Written by Katya Irwin
Meet Diane Jones
She works odd hours, hunches closely over her laptop, taking occasional short, quiet, shuffling walks around the office or the block to un-cramp her body – and, perhaps, her imagination.
At 81, Diane Jones is so far the oldest member at Cowork Penticton. A mother of five, grandmother of 11, and great grandmother of nine, she’s been tapping away at her computer as a resident desker for more than three years. A retired ESL teacher, she taught at Vancouver Community College for 30 years before retiring in 2001. But since, she’s been pursuing a dream – and perhaps getting printed revenge on her mother – by writing books.
“There’s been a buried writer in me for years,” says Diane, identifying herself as a hardcore grammarian. “My mother was a writer. She’d keep me home from school just to tell me a story she was working on.”
In addition to writing, Diane can speak four languages, including Russian, French and Spanish, and has studied many others, including Hebrew, Latin, Welsh, Spanish and – ahem – German (you might want to ask her about that one!). Fun facts: She can also read braille by eye (upside down and backwards) and count to 100 in Cantonese.
She honed her Russian-speaking skills in the 1970s while living in Vancouver. She and her family would simply walk up the gangplank of visiting Russian cargo ships at the harbour, striking up conversations with the crew. Before long, sailors would call her house when they were in town, often requesting a high-skilled match of chess with her son.
Diane and her husband, Frank, moved to Penticton in 2016, and almost immediately, she discovered Cowork Penticton, thanks to her daughter, Catherine, an editor, who was dropping in for hotdesking.
Diane started by writing a book titled The House of Secrets. She completed the novel and received encouraging feedback from an editor, but a corrupt USB file has temporarily sidelined the project.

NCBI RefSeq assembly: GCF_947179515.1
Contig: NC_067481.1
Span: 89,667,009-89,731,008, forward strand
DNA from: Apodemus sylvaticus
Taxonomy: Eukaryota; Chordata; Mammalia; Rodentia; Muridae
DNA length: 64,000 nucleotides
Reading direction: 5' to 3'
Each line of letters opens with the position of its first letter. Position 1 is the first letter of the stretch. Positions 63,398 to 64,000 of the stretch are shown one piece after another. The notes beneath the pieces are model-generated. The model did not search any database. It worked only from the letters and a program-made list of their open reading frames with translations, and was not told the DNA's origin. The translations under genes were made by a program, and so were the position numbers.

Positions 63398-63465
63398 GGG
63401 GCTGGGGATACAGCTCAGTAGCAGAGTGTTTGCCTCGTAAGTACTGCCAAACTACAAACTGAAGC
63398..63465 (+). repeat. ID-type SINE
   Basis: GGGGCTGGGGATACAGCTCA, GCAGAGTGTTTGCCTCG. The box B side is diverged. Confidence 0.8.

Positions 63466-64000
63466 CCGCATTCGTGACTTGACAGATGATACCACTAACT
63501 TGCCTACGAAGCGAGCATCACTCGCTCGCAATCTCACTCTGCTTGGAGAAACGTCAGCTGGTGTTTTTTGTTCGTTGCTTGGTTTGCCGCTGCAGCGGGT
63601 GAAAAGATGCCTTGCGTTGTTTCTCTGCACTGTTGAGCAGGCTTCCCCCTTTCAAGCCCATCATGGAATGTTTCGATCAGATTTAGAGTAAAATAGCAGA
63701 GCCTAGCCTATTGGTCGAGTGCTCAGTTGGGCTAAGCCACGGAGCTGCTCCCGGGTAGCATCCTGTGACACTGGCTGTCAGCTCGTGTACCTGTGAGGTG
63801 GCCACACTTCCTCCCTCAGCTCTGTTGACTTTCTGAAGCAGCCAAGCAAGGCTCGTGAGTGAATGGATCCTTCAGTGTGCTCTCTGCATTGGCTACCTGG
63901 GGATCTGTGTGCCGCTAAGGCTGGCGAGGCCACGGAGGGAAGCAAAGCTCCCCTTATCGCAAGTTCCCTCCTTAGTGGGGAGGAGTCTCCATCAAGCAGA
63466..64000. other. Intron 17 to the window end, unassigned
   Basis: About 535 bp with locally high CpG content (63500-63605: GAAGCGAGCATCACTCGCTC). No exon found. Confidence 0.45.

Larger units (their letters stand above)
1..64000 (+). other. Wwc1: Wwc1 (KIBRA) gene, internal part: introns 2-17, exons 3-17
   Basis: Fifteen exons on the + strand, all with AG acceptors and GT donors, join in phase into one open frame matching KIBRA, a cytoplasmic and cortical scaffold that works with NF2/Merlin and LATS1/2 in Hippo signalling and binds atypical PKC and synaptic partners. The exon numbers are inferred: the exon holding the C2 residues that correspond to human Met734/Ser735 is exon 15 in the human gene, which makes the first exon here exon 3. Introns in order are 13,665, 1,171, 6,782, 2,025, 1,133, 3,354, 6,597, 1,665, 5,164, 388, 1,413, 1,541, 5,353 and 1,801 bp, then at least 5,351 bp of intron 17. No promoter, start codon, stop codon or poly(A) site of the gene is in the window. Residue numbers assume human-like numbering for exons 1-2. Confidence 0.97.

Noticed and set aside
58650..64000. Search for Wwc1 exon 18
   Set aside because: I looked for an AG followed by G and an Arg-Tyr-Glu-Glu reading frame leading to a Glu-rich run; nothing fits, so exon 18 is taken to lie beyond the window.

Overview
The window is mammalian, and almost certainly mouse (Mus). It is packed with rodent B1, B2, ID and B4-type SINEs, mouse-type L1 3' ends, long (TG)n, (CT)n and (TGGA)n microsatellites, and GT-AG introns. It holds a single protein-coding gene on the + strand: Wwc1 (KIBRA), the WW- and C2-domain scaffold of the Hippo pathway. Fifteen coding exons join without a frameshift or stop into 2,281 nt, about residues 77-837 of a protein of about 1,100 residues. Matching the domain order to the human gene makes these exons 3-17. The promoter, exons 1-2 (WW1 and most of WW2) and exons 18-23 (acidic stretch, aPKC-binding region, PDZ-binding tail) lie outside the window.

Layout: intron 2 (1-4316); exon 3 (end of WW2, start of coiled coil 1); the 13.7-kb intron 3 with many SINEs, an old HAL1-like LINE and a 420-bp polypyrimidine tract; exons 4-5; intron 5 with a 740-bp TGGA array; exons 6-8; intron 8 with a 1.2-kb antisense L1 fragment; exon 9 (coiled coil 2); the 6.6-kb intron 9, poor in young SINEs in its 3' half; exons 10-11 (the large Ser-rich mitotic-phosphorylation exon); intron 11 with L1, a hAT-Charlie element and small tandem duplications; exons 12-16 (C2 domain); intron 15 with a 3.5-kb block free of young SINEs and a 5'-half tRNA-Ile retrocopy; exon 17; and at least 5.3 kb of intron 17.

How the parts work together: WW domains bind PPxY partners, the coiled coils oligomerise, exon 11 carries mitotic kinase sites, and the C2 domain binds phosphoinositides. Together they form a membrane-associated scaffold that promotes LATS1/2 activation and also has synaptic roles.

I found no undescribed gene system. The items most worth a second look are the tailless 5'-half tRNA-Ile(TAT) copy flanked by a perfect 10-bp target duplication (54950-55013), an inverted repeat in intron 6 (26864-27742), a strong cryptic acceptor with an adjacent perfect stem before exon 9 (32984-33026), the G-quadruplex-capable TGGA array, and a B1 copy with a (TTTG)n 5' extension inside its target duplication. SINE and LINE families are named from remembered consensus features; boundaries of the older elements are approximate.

Diane has also published numerous articles, including one short story, Fire, in an anthology titled Pilgrim’s Proof in the 2014 edition of Chicken Soup for the Soul – Touched by an Angel. She’s now writing her autobiography for her children and grandchildren, which she is writing in decades rather than chapters (now progressing into her 7th decade). She also has a ghost story in the works.
When asked what she considers her greatest success so far, Diane paused, smiled and replied: “I’ve got a terrific family, married 64 years, same guy.” She’s proud of her three decades spent teaching ESL to immigrants. She not only taught them English, but she helped them write their resumes and practice for interviews – essential steps for transitioning into their new lives in Canada.
As for Cowork, it’s a place where Diane can focus on her writing.
“If you write at home, you don’t get any writing done.” There are too many distractions, she says, like a retired husband. ”I work here so I won’t kill my husband,” she says with a laugh… proving coworking memberships can save lives.
A short Q and A with Diane:
“Coming to Cowork, I pay them, they give me a key, a desk, printer. I don’t need to buy the toner… I have 24/7 access. And I love having younger people around. There’s a real sense of family here.”
Come see me about …
#1: Grammar questions. “Unfortunately, they don’t teach it in schools anymore and it’s very sad because it makes it very difficult to learn another language. And people make ridiculous mistakes.”
Something you might not know about me
“I’m a Third Order Franciscan and had two years of seminary, so I have had half the training of a priest.” (Your go-to source for questions about religion.)
Born in Winnipeg, lived 3 years in London, England (10-13), then Vancouver. Moved to Penticton in 2016.
Greek food & ice cream.
Travelling. She often travels to Britain to visit relatives. She studied Russian in Moscow in July 1975 and has ventured throughout Europe as well as Mexico, Bermuda, Hong Kong (teaching ESL), 21 of American states (but not Alaska yet!), and all provinces & territories except Nunavut.